Step one, practice, practice, practice. If your work requires interview skills, client contact, customer service and in this case, in our case, internal investigation, preparing for encounters with difficult witness that happens in the months, weeks, and days before the actual witness interview. Practice having empathy, practice asking questions to ascertain what is the true source of this individual's perceived difficultness. Do not take this personal. And that leads to step two, practice curiosity, make it a part of your daily habit and that will lead to you becoming more aware of your own emotions. Ways that you can practice curiosity is walking, spending time of alone, being still, and meditation, which really means just having some internal time to give yourself space. You're going to do meditation or any of these things perfectly, but that's why we return back to step one and we practice. Increasing your emotional intelligence and becoming a more effective investigator when dealing with difficult witness takes practice.

So we're practicing, we're using curiosity in our daily habits and then step three, we're incorporating this by not reacting instead, we're responding to the big emotions in ourselves and in our difficult witness types or others. There's a difference between reacting. When I encountered the witness who I had been told was not fond, didn't think kindly or didn't believe that they should be questioned by someone of my background, I was defensive, I entered with a big emotion and in turn throughout the interview I reacted instead of responding, instead of going to the root or using some other form of emotional intelligence. The point of that interview was not to get that person to like me or to see the value of the interview. I had specific goals and that's what you have as interviewers, investigators. You have specific goals and if you react you're not going to achieve them, but instead, by being curious, by offering compassion, questioning, and asking and responding, you will be able to work more collaboratively with your difficult witness type.

The fourth step in using emotional intelligence is accepting that an interview will not always go according to plan and you know that if you've done one interview or you've done 1000 of them, they rarely go according to any written plan. Maintain a sense of flexibility. Accepting that within rules and regulations you have to be flexible and you have to plan to have alternatives to achieve your goals. When managing difficult witness types, witnesses... Rather when managing difficult witness types investigators must remain professional, provide clear information and be focused on your objectives. Every investigation should begin with an introduction, including an explanation of the investigator's role, purpose of the investigation and full disclosure that you do not represent or provide advice or counsel to the witness. While these practices are important for every witness type, managing difficult witnesses these practices are essential and should be reiterated to the witness throughout the interview.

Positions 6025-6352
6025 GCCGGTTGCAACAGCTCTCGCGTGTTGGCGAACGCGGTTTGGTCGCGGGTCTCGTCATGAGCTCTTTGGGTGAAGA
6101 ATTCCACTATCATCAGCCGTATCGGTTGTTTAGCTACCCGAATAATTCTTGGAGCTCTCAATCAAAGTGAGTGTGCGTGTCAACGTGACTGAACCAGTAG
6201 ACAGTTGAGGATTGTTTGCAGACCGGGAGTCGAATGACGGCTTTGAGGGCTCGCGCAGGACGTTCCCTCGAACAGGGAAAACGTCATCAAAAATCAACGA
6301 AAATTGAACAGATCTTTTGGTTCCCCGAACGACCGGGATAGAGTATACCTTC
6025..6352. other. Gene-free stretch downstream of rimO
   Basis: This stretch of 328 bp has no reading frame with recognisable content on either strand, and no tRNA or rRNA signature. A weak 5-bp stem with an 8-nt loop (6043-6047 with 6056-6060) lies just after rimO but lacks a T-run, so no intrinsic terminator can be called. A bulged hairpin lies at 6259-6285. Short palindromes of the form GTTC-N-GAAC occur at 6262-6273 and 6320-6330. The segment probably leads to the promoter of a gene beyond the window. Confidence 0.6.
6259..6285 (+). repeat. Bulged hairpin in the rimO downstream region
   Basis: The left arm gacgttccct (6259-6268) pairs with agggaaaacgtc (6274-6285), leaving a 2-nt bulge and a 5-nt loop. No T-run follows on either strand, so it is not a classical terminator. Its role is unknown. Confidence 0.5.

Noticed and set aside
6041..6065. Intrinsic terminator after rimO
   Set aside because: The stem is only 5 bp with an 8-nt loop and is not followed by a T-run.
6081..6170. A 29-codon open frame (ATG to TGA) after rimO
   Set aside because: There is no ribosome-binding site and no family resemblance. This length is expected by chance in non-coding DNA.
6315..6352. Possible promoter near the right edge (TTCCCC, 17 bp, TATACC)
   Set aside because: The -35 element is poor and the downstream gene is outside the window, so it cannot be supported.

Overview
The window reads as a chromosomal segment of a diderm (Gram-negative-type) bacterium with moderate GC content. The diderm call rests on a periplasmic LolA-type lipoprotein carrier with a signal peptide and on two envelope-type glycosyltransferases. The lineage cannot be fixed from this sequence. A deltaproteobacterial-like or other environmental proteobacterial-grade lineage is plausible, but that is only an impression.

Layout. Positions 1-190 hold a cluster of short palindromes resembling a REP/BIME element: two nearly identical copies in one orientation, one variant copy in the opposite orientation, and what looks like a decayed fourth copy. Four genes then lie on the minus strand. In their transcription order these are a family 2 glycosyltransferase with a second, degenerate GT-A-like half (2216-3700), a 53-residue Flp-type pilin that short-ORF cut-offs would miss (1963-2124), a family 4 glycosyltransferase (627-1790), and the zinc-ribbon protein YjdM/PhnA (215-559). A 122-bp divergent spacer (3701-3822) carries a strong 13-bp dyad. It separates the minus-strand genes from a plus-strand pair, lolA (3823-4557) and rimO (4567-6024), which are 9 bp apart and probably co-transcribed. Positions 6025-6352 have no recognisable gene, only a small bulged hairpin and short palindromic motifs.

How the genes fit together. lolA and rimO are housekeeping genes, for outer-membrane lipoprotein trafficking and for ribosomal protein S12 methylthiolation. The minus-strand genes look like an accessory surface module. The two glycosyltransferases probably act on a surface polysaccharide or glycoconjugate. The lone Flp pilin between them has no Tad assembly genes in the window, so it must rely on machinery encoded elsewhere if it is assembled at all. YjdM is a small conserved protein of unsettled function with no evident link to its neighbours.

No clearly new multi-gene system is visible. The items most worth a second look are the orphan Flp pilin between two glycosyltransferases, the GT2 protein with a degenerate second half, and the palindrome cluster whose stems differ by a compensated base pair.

So for example, an uncooperative witness who was combative during questioning will require that you pause to remind the witness that the purpose is not to frustrate, but to seek information. When the investigation resumes, interaction with the witness, determine whether you should switch the format of your question and what's best suited to achieve your goals. Open-ended questions that invite free flowing dialogue will not be effective if you have an uncooperative witness set on only providing yes or no answers. If that's the case, you should tailor your questions to be direct and specific. Managing difficult witness types is important to consider. It's important to consider the source of the witness' behavior. Many times a witness will begin the interaction as we discussed before in a defensive posture, viewing the investigator as an opposition to the witness' professional wellbeing. To manage this difficult stance in your witness, you can return to your introductory rules that was stated at the beginning.